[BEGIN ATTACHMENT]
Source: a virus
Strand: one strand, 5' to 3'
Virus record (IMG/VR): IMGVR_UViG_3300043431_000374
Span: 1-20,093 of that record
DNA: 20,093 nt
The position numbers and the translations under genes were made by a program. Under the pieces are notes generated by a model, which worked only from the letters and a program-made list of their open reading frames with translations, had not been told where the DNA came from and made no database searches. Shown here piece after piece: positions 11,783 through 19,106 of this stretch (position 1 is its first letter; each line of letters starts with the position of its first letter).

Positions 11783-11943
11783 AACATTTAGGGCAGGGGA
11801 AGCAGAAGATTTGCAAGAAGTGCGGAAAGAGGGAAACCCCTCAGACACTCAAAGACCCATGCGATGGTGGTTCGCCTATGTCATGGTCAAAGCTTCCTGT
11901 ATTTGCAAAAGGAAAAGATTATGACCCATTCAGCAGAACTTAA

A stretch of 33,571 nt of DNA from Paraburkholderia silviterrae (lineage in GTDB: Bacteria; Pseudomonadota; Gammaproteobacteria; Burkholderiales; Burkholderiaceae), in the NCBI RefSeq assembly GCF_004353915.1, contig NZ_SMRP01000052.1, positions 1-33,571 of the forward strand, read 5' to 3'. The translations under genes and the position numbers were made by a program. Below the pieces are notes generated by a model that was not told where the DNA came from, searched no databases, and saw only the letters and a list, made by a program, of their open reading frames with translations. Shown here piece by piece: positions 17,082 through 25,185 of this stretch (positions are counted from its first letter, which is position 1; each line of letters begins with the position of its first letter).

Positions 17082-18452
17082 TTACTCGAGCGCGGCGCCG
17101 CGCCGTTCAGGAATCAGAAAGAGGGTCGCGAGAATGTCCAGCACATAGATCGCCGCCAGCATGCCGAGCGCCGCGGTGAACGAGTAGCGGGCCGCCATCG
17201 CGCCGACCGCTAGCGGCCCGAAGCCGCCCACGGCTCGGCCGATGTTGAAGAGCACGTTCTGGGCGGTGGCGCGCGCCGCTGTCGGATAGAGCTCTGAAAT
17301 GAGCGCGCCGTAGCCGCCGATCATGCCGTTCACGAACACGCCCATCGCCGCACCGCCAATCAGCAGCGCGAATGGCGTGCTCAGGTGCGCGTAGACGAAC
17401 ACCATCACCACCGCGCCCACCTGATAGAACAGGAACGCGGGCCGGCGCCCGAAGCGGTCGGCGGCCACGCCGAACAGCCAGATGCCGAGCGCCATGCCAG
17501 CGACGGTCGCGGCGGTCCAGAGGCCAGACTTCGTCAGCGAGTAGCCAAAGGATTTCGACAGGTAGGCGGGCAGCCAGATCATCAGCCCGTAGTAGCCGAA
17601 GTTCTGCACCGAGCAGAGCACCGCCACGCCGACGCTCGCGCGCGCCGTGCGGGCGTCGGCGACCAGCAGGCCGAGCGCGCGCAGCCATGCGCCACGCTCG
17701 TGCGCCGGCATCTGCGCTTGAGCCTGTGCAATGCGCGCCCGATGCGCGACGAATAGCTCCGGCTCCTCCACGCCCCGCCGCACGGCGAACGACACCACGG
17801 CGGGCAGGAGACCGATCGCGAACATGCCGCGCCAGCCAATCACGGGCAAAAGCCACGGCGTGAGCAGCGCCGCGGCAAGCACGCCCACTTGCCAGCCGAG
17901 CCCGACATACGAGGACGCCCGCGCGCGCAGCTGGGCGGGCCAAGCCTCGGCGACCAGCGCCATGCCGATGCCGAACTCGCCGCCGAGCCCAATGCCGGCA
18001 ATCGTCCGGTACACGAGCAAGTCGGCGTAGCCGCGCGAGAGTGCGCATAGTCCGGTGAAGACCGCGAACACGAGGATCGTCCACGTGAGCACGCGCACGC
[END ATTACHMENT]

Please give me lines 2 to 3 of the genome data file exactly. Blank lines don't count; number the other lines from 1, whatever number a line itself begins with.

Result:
Strand: one strand, 5' to 3'
Virus record (IMG/VR): IMGVR_UViG_3300043431_000374